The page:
Typically, a defendant facing a lawsuit in state court must decide quickly whether to remove the action to federal court. Although there are various grounds to support removal, federal law requires the party seeking removal to do so within 30 days of receiving the initial pleading or “an amended pleading, motion, order, or other paper” from which it may first be ascertained that the case is removable. Most often, this means that the defendant must decide whether to remove the action to federal court shortly after being served with the initial complaint.
However, in a recent decision from the Ninth Circuit, the three-judge panel held that, in certain cases, the defendant may have a second chance. In Jordan v. Nationstar Mortgage LLC, the plaintiff filed a class-action lawsuit in Washington state court against Nationstar in April 2012. Among other claims, the initial complaint alleged violations of the federal Fair Debt Collection Practices Act, which alone would have warranted removal. The complaint did not, however, specify the amount in controversy.
More than two years after filing suit, the plaintiff disclosed for the first time that the amount in controversy likely exceeded $25,000,000. Two days later, Nationstar removed the case to federal court pursuant to the Class Action Fairness Act (“CAFA”), which allows for removal of certain class actions where the amount in controversy is at least $5,000,000.
The federal district court granted the plaintiff’s motion to remand the case to state court. Following Ninth Circuit precedent, the district court held that “the relevant removal date is the date on which the case itself becomes removable, rather than the date on which the case first becomes removable under CAFA.” Because the complaint included a federal cause of action when filed, it could have been removed to federal court two years earlier, when filed, making Nationstar’s removal grossly untimely.
But the Ninth Circuit reversed. Distancing itself from prior case law that had strictly construed the requirements for removal, and citing recent case law from the Ninth Circuit and the U.S. Supreme Court, the panel determined that CAFA’s provisions must be construed in favor of removal and that no anti-removal presumption attends cases involving CAFA. Even though Nationstar could have removed the action earlier under based on federal-question jurisdiction, the 30-day removal window was reopened once the elements for removal under CAFA—a separate basis for removal—had been satisfied.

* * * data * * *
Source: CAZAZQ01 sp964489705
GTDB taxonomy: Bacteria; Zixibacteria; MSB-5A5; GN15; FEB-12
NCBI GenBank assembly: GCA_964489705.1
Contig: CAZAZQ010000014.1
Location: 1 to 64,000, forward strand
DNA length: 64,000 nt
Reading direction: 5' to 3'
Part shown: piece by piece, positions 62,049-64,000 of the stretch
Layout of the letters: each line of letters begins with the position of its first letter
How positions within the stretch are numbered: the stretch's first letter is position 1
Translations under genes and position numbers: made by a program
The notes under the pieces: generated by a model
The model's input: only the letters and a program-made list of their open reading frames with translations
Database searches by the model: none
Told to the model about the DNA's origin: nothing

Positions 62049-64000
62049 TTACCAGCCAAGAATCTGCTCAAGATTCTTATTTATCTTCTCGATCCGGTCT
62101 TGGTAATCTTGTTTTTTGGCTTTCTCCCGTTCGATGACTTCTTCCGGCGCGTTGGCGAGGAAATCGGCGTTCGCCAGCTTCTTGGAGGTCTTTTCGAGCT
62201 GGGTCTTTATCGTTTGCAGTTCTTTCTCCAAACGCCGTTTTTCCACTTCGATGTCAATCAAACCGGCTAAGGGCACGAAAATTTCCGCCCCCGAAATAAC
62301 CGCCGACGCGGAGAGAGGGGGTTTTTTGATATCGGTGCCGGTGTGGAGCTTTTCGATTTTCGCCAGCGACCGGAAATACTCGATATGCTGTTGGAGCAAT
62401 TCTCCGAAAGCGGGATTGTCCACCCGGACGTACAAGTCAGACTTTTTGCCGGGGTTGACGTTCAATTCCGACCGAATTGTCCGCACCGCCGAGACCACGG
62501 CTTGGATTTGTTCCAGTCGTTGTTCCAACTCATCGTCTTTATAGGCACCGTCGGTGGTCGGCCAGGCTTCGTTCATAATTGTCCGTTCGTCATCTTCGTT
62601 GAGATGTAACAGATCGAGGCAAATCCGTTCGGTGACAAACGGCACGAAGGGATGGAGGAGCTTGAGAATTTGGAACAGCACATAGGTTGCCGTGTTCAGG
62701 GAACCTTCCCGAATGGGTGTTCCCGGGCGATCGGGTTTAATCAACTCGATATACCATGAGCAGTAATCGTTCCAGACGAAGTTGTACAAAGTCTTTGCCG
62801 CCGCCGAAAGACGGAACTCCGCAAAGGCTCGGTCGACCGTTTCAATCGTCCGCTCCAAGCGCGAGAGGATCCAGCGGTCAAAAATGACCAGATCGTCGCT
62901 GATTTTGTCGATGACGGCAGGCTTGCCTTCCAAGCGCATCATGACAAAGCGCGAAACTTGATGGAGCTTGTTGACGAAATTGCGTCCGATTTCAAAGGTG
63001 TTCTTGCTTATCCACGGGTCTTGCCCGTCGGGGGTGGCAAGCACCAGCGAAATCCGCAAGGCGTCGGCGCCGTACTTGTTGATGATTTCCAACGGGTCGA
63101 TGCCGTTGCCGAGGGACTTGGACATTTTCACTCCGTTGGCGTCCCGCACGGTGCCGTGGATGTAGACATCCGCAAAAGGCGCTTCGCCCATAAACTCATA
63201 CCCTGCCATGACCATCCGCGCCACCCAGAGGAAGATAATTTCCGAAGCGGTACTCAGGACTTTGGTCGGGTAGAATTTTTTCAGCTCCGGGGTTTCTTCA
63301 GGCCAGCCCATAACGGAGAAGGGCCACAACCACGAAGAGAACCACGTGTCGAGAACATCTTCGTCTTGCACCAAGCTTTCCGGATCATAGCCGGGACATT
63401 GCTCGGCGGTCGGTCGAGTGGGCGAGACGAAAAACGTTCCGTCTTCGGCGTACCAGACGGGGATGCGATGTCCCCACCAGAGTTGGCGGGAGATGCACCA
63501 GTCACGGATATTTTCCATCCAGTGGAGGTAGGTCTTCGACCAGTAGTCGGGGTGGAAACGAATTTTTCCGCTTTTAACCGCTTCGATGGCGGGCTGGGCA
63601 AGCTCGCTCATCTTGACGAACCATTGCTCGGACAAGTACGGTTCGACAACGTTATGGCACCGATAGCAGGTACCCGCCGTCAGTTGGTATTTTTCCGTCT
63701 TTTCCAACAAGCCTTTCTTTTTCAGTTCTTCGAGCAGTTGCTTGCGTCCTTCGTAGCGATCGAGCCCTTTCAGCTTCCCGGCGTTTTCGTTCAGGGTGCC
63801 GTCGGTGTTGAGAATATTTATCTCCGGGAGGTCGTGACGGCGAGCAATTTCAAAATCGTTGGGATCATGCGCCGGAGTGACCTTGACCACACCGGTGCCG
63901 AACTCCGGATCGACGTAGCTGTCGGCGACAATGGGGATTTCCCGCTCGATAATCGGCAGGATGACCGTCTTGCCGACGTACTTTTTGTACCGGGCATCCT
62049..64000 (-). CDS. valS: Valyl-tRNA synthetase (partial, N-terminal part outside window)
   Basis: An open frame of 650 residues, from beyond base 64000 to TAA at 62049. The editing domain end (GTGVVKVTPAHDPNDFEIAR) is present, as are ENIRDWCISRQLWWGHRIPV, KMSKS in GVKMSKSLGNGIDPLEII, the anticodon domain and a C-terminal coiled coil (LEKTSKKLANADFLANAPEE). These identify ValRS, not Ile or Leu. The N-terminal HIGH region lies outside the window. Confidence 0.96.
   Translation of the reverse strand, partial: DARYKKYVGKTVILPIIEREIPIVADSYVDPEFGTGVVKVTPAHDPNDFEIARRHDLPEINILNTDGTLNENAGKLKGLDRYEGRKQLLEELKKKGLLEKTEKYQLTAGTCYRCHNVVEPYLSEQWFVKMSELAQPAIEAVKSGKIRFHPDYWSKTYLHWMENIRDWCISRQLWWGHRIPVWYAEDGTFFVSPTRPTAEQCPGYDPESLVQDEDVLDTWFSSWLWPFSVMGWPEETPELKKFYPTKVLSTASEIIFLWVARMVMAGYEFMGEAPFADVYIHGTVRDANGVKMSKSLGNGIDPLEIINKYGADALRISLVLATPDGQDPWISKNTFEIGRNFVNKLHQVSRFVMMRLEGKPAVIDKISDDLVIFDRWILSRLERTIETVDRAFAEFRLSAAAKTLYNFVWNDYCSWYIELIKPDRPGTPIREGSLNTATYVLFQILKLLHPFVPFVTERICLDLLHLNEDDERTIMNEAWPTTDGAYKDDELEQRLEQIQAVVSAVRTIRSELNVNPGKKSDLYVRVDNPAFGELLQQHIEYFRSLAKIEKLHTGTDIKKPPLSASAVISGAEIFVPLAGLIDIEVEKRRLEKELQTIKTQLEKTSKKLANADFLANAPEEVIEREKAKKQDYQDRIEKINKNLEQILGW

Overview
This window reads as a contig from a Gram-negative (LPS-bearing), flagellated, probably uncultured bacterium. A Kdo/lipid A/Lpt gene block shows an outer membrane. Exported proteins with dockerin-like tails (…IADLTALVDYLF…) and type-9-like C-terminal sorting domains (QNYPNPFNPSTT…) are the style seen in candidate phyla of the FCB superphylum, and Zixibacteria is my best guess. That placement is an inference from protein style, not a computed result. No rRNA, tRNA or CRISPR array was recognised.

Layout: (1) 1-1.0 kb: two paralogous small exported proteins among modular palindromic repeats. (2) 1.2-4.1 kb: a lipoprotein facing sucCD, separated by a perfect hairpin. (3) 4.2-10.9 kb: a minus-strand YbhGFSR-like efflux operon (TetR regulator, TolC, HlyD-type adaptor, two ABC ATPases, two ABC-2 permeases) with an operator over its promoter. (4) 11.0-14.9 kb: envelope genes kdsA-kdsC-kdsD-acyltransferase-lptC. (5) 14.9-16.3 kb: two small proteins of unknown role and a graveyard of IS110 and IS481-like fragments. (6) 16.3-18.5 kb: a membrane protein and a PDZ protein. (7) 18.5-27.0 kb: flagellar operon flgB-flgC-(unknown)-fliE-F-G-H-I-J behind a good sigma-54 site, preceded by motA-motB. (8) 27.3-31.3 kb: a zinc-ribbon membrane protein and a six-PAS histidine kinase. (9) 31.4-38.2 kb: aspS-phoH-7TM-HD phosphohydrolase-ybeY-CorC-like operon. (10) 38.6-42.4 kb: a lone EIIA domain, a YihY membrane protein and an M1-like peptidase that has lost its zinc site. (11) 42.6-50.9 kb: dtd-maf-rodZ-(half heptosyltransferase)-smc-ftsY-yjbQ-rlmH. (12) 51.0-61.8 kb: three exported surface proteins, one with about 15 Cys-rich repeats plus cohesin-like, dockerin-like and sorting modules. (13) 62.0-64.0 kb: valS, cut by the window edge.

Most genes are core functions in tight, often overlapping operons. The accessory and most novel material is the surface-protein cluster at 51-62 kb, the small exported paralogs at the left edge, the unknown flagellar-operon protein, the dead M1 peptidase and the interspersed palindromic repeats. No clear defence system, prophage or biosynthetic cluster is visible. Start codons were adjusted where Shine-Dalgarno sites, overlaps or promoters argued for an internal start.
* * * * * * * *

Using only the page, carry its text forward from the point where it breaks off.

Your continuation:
While the facts in Jordan may distinguish it from cases where the basis for CAFA removal are apparent from the initial complaint, the holding is a clear break from prior Ninth Circuit case law and sets forth a more liberal approach to removal under CAFA.
 Jordan, 781 F.3d at 1180, 1182; 28 U.S.C. § 1332(d). Under the Class Action Fairness Act, a defendant in a class action may seek removal where (1) there is minimal diversity of citizenship between the parties; (2) the proposed class has at least 100 members; and (3) the aggregated amount in controversy is equal to or exceeds $5,000,000.
 Id. at 1183–84 (citing Dart Cherokee Basin Operating Co., LLC v. Owens, 135 S. Ct. 547 (2014) (holding that remand to state court was improper where the defendant failed to provide evidence that amount in controversy requirement under CAFA was satisfied, and expressly rejecting a presumption against removal in cases involving CAFA); Durham v. Lockheed Martin Corp., 445 F.3d 1247 (9th Cir. 2006) (holding that the thirty-day removal clock is reset when a defendant discovers that a case in removable on federal officer grounds under 28 U.S.C. § 1442(a)(1), even if the case was previously removable on other grounds)).